A mix of dark leafy greens are served on thick wedges of roasted squash and topped with goat cheese.
So I’m here offering you yet again another orange hued dish.
There’s probably no single color that captures the essence of autumn as perfectly as the color orange. It’s the shade of the falling leaves and the epitomous symbol of the fall harvest.
Each season has its colors and flavors and squash and pumpkin just taste like October and November to me. These rusty colored veggies take us from early fall, through Halloween, and Thanksgiving right through to the holiday table in December.
Lately it’s been a parade of squash around here; whether baked, pureed, or roasted they’ve been making themselves at home and seriously taking over my meals. I keep buying them; a counter full of winter squash greets me every time I walk in the kitchen, tempting me to crank up the oven, pull out my chef’s knife and start chopping away. It’s a rut I suppose, but one I’m not in a hurry to get out of. A mix of dark leafy greens are served atop thick wedges of roasted squash. You can make this salad with any squash or pumpkin that’s in season but I chose kuri and acorn because of their tender, finely textured flesh and smaller size which makes them easier to cut through.
You start by roasting quarters of the squash until sweet and caramelized, then toss a handful of baby greens with a port wine vinaigrette and pile it in each quarter, topping the whole thing off with crumbles of fresh goat cheese and a sprinkle of toasted pine nuts. It’s fast, simple, not to mention nutrient and fiber rich. Squirrel this easy roasted winter squash salad in your Thanksgiving file, although frankly it’s just at home any night of the week
Roasted Winter Squash Salad Boats
A mix of dark leafy greens are served atop thick wedges of roasted squash and topped with goat and pine nuts.
For the Salad:
- ¼ cup/28g pine nuts
- 2 small kuri or acorn squash
- 3 tablespoons/45ml olive oil, divided
- Sea salt and freshly ground black pepper
- 2 tablespoons/30ml reduced port wine vinegar, divided (recipe follows)
- 5 oz/ 142g baby spinach and kale, washed and dried
- 2 oz/56g goat cheese
For the Reduced Port Wine Vinegar:
- 1 cup/240ml port wine vinegar
- 1 tablespoon/15ml honey or maple syrup
Start by making the reduced port wine vinegar:
- Pour the vinegar into a heavy bottomed saucepan and place over moderate heat.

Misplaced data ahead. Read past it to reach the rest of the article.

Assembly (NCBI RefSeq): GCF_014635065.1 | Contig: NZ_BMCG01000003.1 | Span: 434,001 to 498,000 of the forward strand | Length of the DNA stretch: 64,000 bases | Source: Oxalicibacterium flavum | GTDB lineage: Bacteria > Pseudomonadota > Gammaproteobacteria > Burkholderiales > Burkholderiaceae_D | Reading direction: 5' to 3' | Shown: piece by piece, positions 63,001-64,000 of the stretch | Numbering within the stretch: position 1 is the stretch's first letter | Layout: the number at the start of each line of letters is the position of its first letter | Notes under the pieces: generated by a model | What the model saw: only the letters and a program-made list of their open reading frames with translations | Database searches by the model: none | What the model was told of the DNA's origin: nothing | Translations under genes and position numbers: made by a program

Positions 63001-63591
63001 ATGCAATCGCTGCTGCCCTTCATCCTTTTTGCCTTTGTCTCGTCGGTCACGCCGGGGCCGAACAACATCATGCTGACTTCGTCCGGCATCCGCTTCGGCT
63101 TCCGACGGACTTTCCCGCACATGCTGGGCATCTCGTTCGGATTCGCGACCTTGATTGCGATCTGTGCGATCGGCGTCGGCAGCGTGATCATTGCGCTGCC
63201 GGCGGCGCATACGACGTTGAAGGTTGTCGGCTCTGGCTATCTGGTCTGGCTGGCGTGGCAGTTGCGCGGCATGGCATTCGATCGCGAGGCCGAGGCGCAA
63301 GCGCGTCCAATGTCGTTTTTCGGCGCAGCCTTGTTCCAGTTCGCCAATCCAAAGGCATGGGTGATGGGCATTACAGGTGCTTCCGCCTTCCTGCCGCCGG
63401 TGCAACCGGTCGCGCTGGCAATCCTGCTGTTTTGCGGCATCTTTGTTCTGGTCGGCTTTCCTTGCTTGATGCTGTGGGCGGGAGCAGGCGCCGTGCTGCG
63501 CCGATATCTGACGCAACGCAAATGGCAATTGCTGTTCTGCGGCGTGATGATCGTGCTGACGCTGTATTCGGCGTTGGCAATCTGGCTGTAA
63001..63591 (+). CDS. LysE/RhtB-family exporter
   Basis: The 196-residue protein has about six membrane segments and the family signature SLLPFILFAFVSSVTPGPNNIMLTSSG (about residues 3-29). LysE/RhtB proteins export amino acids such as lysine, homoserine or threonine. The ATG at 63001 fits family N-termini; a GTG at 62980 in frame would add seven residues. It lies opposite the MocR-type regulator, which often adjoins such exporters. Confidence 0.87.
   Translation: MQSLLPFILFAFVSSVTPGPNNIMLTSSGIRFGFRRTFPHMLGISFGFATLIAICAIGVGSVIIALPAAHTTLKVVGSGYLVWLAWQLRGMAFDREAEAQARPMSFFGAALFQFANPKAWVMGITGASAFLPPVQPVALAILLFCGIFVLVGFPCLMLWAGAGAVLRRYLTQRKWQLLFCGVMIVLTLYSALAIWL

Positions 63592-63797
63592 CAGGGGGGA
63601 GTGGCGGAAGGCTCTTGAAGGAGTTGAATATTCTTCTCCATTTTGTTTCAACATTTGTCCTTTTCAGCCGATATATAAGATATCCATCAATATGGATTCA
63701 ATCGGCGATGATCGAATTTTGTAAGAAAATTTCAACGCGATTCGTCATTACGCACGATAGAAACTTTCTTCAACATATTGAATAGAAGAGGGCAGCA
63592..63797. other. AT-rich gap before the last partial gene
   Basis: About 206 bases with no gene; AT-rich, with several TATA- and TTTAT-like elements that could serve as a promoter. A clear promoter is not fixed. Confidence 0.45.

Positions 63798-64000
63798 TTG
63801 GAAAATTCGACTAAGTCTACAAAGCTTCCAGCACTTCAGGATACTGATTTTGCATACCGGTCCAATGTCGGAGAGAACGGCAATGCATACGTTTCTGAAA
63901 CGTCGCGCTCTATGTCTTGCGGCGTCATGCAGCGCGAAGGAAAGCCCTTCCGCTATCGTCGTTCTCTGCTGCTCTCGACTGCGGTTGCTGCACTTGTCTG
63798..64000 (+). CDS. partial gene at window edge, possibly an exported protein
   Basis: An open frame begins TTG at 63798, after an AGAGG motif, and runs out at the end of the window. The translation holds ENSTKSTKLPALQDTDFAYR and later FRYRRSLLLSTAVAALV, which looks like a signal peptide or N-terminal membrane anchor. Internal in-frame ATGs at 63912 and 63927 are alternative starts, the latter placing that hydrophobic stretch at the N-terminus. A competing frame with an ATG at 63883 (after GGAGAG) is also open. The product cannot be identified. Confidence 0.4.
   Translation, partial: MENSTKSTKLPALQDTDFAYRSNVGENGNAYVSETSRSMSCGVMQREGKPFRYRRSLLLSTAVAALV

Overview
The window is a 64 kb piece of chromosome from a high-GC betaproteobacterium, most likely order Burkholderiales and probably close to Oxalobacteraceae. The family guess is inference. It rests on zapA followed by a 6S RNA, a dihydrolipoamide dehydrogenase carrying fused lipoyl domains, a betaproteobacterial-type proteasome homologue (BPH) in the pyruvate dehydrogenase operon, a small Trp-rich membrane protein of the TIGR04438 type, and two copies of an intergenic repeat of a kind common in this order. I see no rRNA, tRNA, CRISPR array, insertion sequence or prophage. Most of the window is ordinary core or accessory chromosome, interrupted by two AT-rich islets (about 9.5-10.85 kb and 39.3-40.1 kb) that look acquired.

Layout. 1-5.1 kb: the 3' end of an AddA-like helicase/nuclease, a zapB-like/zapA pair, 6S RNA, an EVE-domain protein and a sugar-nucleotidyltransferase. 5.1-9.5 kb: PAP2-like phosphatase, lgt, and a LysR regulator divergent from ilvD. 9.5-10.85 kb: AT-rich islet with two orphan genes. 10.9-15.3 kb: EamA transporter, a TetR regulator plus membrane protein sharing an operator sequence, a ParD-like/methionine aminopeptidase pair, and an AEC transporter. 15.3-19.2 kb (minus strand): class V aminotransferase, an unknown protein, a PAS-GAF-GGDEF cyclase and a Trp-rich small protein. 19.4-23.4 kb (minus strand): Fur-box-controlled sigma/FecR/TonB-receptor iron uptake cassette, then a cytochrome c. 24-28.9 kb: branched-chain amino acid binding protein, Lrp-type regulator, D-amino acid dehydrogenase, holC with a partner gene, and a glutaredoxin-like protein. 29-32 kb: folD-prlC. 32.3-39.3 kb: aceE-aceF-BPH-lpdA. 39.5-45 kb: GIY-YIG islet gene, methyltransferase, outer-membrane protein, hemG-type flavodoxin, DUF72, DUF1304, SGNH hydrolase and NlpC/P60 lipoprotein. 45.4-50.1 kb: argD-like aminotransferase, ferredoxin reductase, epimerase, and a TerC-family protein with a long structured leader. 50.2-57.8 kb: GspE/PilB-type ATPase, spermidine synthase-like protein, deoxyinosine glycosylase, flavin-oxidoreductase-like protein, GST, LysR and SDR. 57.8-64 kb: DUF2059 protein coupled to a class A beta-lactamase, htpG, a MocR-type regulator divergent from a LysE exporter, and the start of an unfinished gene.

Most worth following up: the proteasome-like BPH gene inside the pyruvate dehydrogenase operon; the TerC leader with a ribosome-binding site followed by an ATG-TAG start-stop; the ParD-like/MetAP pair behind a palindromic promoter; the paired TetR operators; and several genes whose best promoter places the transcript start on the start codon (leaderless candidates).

- Stir in the honey or maple syrup, and bring to a simmer. Allow the vinegar to reduce slowly to half of its original volume, (it will start to appear syrupy).
- Store in the refrigerator, in a sealed container until ready to use.
For the salad:
- Preheat oven to 400 degrees F. Spread pine nuts on a large rimmed baking sheet; toast in oven, stirring occasionally, until fragrant and lightly golden, (about 5 minutes). Set aside.
- Cut squash in half and scrap out seeds. Cut into quarters, leaving skin on.
- On a large baking sheet, toss with 1 tablespoon of the oil and a pinch of salt and pepper. Roast until tender (about 35 to 45 minutes depending on size); let cool.
- In a large bowl add 1 tablespoon of reduced port vinegar, remaining olive oil; season with salt and pepper to taste.
- Add baby spinach and kale, toss to combine.
- To serve, divide squash, skin side-down, among plates; place dressed salad on top of each quarter and drizzle with extra reduced port wine vinegar if desired and top with toasted pine nuts and crumbled goat cheese.
Vegetarian, Gluten-Free, Grain-Free
Amount Per Serving: Calories: 313Total Fat: 26gSaturated Fat: 4gTrans Fat: 0gUnsaturated Fat: 20gCholesterol: 4mgSodium: 427mgCarbohydrates: 16gFiber: 3gSugar: 6gProtein: 4g
Nutritional information for recipes contained on this website, such as calories, fat, carbs, etc. are only estimates and are not guaranteed to be accurate.
Sylvie Shirazi is the recipe developer and food photographer behind Gourmande in the Kitchen. For the last 10 years she's been making eating more healthfully easy and accessible with gluten-free, grain-free, paleo and vegan recipes that are free from processed ingredients.
Looks great! Now, where do you find Port Wine Vinegar?
Hi Katy, I usually find it at Whole Foods or online at Amazon. If you can't find it you can try balsamic vinegar instead.
Astrid Gallimimus says
Roasted Winter Squash Salad with Goat Cheese and Pine Nuts
No 10 words have filled me with lust as much as these 10 have.
Keep it up! 🙂